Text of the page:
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WSJ's Stephen Moore Accuses Obama of "Fiscal Child Abuse"

February 25, 2009

No doubt, Louisiana Governor Bobby Jindal's disastrous Republican response to President Obama's address to Congress will go down as one of the more bizarre episodes in American political oratory. But perhaps even more disturbing and dishonest was the charge by the Wall Street Journal's Stephen Moore that Obama's $787 billion economy recovery package constituted "fiscal child abuse." As it turns out, Moore has been hurling that same slander for at least a decade, all the while ignoring the endless sea of red ink Republicans Ronald Reagan and George W. Bush left future generations.
Moore's offered his latest slur during an appearance with CNN's Anderson Cooper. On a night in which Barack Obama's speech received almost universal acclaim, Moore sounded a different note:

"The problem is that I had kind of this miniature calculator going off in my head. Calculating the cost of all of these new programs, for energy programs, and for health care and this is a President who has only been in office for 35 days and he's already increased the national debt by $3 trillion.
That's a very heavy cost that our children are going to pay. And I think it's probably a version of fiscal child abuse, quite frankly."

As a quick scan of the history shows, "fiscal child abuse" has been Stephen Moore's call to arms since at least the Clinton presidency. Regardless of the political and economic circumstances, it has long been a staple for the former chief mouthpiece for the Club for Growth turned Wall Street Journal editorial board member and Cato Institute fellow.
Ironically, the slash-taxes, gut-government, drown-it-in-a-bathtub ally of Grover Norquist has been spouting the "fiscal child abuse" line since Americans last witnessed budget surpluses under Bill Clinton. On August 9, 1999, Townhall's Paul Jacob said of the deficit, "Steve Moore of the Cato Institute in Washington calls this 'fiscal child abuse.' He's right." In the fall of 2003, Moore said "Bush has been a star when it comes to enacting pro-growth tax changes," but blasted Congress for the mounting deficits President Bush's 2001 and 2003 tax cuts produced:

"I have said it before and will say it again: This is fiscal child abuse. Passing on costs to future generations for today's wasteful government spending is an assault on the financial well-being of our children."

Even before last night's outburst, Moore had been playing his broken record when asked about the Obama economic recovery program. On February 3, 2009, Moore complained to Fox News' Glenn Beck that, "This is just fiscal child abuse." (For his part, Beck the civil war fomenter agreed, "You're right, it is child abuse.")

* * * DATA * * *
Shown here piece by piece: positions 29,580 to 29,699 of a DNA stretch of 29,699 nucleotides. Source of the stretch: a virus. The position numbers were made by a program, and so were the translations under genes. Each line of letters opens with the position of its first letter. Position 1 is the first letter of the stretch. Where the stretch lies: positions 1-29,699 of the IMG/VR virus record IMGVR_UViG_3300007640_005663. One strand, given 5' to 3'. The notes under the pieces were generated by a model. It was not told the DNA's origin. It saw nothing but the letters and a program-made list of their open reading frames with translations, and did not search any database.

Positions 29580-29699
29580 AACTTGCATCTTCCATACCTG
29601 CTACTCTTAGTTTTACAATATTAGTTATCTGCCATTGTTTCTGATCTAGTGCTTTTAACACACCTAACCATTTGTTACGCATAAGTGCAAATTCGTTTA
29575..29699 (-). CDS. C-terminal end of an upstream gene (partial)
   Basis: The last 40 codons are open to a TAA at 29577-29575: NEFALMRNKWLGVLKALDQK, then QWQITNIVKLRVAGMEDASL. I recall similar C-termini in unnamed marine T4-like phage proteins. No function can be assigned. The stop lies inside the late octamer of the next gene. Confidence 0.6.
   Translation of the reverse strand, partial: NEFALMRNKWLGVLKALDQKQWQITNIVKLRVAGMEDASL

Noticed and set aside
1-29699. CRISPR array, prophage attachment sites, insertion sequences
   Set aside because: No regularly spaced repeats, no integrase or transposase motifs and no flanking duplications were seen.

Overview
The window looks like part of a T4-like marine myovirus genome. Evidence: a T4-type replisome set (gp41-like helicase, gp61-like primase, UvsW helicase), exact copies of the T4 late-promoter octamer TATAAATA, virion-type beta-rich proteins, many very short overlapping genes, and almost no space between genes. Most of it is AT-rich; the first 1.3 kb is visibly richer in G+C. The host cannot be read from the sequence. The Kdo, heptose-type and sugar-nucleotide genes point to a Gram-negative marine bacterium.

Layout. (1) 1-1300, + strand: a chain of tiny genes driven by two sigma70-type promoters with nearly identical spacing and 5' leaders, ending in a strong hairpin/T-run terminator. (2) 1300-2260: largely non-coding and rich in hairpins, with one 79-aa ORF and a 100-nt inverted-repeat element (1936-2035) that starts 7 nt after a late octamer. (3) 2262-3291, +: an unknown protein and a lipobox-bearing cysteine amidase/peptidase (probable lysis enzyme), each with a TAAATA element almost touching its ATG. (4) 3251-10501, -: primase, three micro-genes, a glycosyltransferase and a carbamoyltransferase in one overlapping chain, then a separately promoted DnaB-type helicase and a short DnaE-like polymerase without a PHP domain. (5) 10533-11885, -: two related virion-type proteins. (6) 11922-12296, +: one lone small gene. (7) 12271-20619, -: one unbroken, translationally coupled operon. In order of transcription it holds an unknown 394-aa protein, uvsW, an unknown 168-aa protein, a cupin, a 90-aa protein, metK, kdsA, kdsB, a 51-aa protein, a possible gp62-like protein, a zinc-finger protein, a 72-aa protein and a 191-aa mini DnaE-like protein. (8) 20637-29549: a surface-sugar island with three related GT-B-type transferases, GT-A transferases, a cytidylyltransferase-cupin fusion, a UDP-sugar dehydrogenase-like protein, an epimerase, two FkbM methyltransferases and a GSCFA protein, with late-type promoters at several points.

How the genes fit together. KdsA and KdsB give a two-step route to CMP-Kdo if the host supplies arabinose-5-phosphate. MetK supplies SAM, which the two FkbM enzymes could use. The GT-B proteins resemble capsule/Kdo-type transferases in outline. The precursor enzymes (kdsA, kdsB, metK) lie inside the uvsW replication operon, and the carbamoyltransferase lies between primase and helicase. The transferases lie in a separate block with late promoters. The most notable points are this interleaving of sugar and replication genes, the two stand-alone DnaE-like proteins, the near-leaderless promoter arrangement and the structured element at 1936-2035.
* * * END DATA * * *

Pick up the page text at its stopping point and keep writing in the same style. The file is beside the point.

Of course, Stephen Moore isn't just vulgar, he's almost always wrong. A faithful storm trooper in the conservative blitz to peddle the myth of Republican fiscal responsibility, Moore ignores the inconvenient truth that America's national debt tripled under Reagan and doubled under Bush 43. (Needless to say, the surpluses of the Clinton years also disappear down a memory hole.) After all, it was Vice President Dick Cheney who famously proclaimed in 2002, "Reagan proved deficits don't matter."
On January 16, 2003, Moore argued that the combination of President Bush's $600 billion tax cut and a Republican "starve the beast" approach to government spending would magically erase the mushrooming deficit.

"One of the great, hidden values of President Bush's $600 billion tax cut, is that it could be the best (if not the only) way to end the boisterous spending spree on Capitol Hill of recent years...If anything can slow down the appropriations - and, alas, maybe there is nothing - it's a tax cut that prevents the drunken sailors in Washington from spending...History proves that tax revenues create spending and the lack of revenues help restrain spending."

Given the inescapable Republican record of red ink, you would think Stephen Moore could not be more wrong.
This time, you'd be wrong. As it turns out, in the fall of 2004, even as many were warning about the looming implosion of the housing market, Stephen Moore authored a book that could not have been more tragically off-base. It's title?

"Bullish on Bush: How George Bush's Owenership Society Will Make America Stronger."

Talk about abuse.

2 comments on “WSJ's Stephen Moore Accuses Obama of "Fiscal Child Abuse"”

  1. How is that bug-eyed freak even allowed on television?
    He looks and sounds like he just went off his meds.

  2. Yes, at one time it looked very much like the eocnomy will keep growing and even houses will keep and increase in value but the policy of providing everyone with cheap mortages, even those who had no proof of being able to pay them on a regular basis, ruined this. That policy had absolutely nothing to do with free market capitalism; it came from the ideology of egalitarianism and wealth redistribution. The crowd on Wall Street did what it knows, namely follow the money, though that money was phony from the start.


Jon Perr
Jon Perr is a technology marketing consultant and product strategist who writes about American politics and public policy.

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